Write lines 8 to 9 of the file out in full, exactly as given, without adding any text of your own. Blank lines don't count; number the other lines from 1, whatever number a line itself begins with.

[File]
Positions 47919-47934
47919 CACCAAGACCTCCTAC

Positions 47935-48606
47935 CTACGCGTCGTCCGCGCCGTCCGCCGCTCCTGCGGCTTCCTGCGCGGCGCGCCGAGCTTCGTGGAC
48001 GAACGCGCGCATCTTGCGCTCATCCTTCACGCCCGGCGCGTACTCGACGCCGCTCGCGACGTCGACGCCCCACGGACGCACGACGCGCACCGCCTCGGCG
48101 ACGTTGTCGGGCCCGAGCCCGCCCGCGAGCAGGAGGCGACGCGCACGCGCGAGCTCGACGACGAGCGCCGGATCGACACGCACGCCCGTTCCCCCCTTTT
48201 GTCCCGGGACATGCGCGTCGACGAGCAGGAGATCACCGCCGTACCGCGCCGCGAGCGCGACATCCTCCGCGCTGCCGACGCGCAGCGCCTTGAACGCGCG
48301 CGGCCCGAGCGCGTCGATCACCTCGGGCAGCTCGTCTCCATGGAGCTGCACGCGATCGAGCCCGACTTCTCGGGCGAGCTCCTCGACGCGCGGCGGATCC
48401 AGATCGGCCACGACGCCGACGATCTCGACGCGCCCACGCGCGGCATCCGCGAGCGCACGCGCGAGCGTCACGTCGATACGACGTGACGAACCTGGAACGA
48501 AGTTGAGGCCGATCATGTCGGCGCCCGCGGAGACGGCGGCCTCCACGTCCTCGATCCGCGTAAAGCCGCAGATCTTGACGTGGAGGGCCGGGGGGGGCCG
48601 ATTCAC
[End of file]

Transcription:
48301 CGGCCCGAGCGCGTCGATCACCTCGGGCAGCTCGTCTCCATGGAGCTGCACGCGATCGAGCCCGACTTCTCGGGCGAGCTCCTCGACGCGCGGCGGATCC
48401 AGATCGGCCACGACGCCGACGATCTCGACGCGCCCACGCGCGGCATCCGCGAGCGCACGCGCGAGCGTCACGTCGATACGACGTGACGAACCTGGAACGA